Since then, in six games, only two of them wins? 103, 100, 89, 100, 95, 109. That…is horrendous.
Sure, five of those games were on the road, but they included losses at Memphis, Orlando, and Washington, all Dumpster fires with no hope of making the playoffs. And the lone home game was a 132-100 humiliation at the hands of Golden State.
It’s hard to draw too many conclusions when a team’s getting blown out, but such fundamental principles as “three is more than two” and “you need guys moving in space with and without the ball to create open looks on the perimeter and driving lanes to the basket” shouldn’t be dependent on having a healthy superstar.
It doesn’t matter that Tyreke Evans couldn’t consistently make a layup if you put a six-foot cat tree in the restricted area. That’s always just meant a Domantas Sabonis putback slam anyway.
And it doesn’t matter that nobody on this team is exactly Giannis Antetokounmpo athletically speaking.
But wait a minute, back up, speaking of Sabonis…
As Domas Goes, So Goes the Bench Unit
The Pacers are only as good as Sabonis’ sixth-man minutes.
When he’s shooting 7-of-9 and getting a double-double in the first half like he did against New Orleans, all is right with the world.
When he’s struggling with his shot, the Pacers couldn’t top an over/under from the Dark Ages.
There was a five-game stretch in which Sabonis was in a slump and made a horrid 13-of-39 (33.3 percent), including the four-game losing streak plus the Miami game. If he’s back in earnest, that by itself may be enough to make Indiana a secure 5 seed and destined for a slugfest with Boston or Philadelphia come April.
The Young Dudes Are…Young.
Aaron Holiday is raw as the food in a hippie commune cafeteria.
Alize Johnson…I mean, look, I love his energy too, but he’s got a minus-0.4 PER, -0.097 WS/48, a -16.9 Box Plus/Minus, and -0.1 VORP in just 32 minutes across 11 games. His on-court Net Rating is minus-22.1.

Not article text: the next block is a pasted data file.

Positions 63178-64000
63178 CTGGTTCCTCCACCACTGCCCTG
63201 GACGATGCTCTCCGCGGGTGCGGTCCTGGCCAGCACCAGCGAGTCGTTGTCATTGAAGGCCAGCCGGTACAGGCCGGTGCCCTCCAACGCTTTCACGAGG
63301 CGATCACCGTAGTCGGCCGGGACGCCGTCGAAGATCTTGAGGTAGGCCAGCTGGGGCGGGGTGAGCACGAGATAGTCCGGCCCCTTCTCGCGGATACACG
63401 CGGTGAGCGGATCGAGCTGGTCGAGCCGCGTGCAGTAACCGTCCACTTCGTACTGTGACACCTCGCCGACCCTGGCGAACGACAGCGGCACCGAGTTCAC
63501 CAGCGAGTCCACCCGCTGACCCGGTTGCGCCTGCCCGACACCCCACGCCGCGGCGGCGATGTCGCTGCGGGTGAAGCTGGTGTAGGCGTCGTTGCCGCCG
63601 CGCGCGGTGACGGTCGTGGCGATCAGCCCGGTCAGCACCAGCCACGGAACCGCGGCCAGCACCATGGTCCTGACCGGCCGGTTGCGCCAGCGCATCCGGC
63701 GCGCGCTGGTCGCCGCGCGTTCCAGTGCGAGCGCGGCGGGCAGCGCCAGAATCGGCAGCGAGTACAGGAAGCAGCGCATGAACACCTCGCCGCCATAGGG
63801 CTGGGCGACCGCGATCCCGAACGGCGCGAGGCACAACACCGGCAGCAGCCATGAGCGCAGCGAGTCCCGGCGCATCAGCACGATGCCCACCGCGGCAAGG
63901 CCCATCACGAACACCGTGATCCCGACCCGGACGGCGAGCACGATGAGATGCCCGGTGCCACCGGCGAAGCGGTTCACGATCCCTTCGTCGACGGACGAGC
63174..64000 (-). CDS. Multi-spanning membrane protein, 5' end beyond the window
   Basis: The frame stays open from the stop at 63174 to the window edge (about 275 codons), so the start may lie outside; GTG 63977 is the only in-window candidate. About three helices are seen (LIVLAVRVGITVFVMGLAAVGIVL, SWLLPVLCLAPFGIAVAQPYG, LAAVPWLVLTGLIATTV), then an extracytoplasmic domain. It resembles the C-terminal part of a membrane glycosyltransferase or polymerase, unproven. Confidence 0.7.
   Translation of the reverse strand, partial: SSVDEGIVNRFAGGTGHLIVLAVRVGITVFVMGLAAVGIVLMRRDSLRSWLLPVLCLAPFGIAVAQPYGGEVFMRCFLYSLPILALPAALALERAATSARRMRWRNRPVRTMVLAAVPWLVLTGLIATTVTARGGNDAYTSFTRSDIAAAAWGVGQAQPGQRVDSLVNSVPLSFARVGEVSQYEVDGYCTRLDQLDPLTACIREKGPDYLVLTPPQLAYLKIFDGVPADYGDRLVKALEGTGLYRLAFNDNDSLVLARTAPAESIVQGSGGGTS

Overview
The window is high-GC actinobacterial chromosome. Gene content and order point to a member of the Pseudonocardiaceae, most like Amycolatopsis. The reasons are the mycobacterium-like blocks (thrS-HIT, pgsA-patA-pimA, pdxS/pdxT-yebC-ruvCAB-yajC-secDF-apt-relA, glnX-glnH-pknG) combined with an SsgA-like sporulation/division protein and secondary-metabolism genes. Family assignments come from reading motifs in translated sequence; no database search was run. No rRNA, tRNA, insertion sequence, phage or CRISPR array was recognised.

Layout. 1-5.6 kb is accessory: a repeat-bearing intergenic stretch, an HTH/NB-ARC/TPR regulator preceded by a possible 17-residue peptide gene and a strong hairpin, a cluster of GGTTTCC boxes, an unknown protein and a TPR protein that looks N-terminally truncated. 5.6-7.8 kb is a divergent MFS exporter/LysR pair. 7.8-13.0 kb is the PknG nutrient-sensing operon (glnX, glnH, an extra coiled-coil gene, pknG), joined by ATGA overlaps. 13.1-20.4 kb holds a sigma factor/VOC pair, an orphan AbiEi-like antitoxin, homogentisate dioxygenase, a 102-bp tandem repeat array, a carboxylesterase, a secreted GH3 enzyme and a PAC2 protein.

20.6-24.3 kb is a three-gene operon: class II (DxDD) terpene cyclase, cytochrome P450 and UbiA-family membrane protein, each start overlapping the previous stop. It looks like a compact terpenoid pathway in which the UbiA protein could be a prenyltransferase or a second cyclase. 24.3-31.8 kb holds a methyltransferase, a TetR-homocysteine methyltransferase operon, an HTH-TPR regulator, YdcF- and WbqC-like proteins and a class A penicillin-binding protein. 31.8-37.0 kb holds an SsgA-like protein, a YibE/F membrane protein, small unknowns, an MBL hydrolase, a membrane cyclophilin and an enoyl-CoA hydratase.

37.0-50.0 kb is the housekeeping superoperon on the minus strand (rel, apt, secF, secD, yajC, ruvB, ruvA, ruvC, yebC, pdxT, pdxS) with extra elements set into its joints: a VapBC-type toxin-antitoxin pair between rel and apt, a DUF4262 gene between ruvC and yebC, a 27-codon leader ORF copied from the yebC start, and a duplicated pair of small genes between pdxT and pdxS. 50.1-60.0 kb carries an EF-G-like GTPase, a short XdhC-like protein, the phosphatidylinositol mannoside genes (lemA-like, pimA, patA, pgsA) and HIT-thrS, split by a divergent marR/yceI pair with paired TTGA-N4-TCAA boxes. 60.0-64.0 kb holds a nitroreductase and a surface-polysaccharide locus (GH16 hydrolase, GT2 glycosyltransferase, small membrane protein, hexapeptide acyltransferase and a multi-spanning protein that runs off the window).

That is…well, it’s beyond Thunderdome levels of bad. Sure, it’s only 32 minutes, but most of those minutes were in garbage time. Relative to the sport, there was more offense in the Super Bowl…from the Rams.
And Edmond Sumner isn’t much better, with 0.4 PER, -0.099 WS/48, a -7.2 BPM, and a -0.2 VORP in 115 minutes. He makes 2019 Carmelo Anthony look like 1989 Michael Jordan. But at some point you have to say that maybe these garbagemen just aren’t very good.
We know Holiday is talented and brimming with potential. Johnson and Sumner look so far like their ceiling is in the G-League.
So What Does This All Mean?
Well, it means about what it meant the first time Oladipo went down. The existing veterans, doing the-same-but-more tactically, and with Holiday’s continued development factored in, look like the fifth-best team in the Eastern Conference, maybe sixth depending on how you feel about the Brooklyn Nets.
The two young guys not named Holiday have been absolutely atrocious and raised more questions than they’ve answered about whether they’re fit for purpose in the big leagues.
Nate’s still a terrible offensive coach. Turner is still the best defensive anchor Indiana or any other team could ask for. Sabonis is the linchpin and sometimes looks by himself like the difference between 50 wins and 30 wins.
But in going 2-4 over their last six, the Pacers have mostly learned what everyone already knows; you can be as deep as the deepest ocean, but you’re not making waves without a superstar.